Because of her knowledge of the unspoken realities that refugees face throughout the displacement and resettlement process, she was asked to write a position paper, “Equity and Equality of Medical Care for Refugees,” on behalf of the Nurses in the Middle East of the Watson Caring Science Institute.

Her insights also caught the attention of another participant — a nurse educator from New York and mentor with the United Nations, Dr. Holly Shaw, who invited Wofford to New York to present her research as a part of the Nightingale Initiative for Global Health at the UN's Commission on the Status of Women conference the following month.

Wofford spent five days in New York and presented on the last day of a weeks-long UN conference devoted to bringing issues to light that women face around the world. Dr. Jean Watson, the creator of the Theory of Caring Science, and an icon in Wofford’s eyes, was to be honored that afternoon, and was in the audience when Wofford presented her research.

During Watson’s ceremony, Wofford was asked to share what Watson’s theories have meant to her nursing career.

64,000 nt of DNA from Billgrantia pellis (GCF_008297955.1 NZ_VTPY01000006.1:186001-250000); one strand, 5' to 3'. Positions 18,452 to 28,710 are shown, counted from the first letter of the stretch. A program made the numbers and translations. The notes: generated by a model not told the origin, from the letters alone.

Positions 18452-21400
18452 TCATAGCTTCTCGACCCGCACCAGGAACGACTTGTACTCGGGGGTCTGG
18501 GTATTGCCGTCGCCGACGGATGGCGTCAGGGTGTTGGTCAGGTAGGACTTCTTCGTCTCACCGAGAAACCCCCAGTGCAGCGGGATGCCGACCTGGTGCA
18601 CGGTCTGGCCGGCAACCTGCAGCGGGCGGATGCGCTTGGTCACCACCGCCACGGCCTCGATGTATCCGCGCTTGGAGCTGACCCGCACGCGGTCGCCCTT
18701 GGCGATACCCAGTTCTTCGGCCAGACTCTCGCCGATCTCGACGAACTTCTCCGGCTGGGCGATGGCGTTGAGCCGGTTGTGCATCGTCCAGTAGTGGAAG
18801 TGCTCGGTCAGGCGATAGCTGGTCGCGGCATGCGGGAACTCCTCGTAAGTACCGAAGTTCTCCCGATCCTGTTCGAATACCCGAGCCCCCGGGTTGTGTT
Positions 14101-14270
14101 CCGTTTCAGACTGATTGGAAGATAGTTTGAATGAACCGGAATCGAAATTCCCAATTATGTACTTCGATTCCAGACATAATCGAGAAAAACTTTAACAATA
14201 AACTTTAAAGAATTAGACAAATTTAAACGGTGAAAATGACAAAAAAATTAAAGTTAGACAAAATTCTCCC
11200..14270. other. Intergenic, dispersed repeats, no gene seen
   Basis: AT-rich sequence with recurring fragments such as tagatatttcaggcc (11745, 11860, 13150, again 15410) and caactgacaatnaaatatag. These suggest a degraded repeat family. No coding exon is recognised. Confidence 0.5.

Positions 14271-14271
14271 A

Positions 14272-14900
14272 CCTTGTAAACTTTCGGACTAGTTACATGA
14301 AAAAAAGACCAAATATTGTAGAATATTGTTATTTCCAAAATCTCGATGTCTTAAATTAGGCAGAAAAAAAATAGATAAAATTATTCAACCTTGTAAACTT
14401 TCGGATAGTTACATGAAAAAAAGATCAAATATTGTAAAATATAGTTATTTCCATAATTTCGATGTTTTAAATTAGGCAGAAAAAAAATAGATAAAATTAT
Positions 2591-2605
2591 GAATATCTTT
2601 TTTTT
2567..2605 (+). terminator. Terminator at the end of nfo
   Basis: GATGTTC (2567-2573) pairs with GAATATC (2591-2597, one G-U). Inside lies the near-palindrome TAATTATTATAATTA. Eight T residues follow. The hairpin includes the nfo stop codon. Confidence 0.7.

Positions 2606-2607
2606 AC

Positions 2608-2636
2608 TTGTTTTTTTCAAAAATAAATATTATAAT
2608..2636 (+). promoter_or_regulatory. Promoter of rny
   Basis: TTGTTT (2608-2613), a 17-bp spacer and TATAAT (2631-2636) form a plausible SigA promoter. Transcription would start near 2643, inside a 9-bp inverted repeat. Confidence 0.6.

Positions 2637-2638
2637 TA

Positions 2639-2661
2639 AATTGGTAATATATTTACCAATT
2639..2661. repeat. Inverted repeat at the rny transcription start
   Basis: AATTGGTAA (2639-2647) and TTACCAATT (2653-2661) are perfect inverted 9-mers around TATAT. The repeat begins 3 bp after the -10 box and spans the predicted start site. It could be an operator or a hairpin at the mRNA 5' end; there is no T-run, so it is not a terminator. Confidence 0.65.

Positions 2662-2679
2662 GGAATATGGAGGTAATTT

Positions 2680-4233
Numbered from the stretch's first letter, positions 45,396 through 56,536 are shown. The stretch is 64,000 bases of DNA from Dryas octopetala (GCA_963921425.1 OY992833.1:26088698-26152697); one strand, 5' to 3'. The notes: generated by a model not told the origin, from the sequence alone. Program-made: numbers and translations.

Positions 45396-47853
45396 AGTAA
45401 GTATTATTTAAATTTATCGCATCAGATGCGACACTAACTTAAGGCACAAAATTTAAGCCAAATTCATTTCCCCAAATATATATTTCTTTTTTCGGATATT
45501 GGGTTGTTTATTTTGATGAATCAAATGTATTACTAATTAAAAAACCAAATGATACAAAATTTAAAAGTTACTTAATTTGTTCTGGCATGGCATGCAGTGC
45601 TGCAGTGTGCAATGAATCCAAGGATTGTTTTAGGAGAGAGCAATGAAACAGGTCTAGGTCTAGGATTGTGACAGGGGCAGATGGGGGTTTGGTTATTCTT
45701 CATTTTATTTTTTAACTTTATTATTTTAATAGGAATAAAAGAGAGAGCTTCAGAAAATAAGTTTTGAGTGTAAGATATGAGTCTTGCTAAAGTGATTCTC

“I spoke about how Dr. Watson’s work impacted me as a nurse and how it will color my work as a future scholar,” she said. “Caring Science is the future of health care and nursing education globally. Love and kindness is the key to health.” 

While she is deep into the second year of her doctoral program, and works part-time as an RN, Wofford looks forward to traveling abroad next month and for the next two summers to continue her research — “sitting and listening” as she would say, to the community, her health care partners and the refugees, this time with funding provided by USAID.

“My ultimate goal is to advance nursing education and research in developing countries by focusing on the health and wellness needs of vulnerable populations,” she said. “I am a nurse at heart.”

Denise Kronsteiner

Director of Strategic Communications, School for the Future of Innovation in Society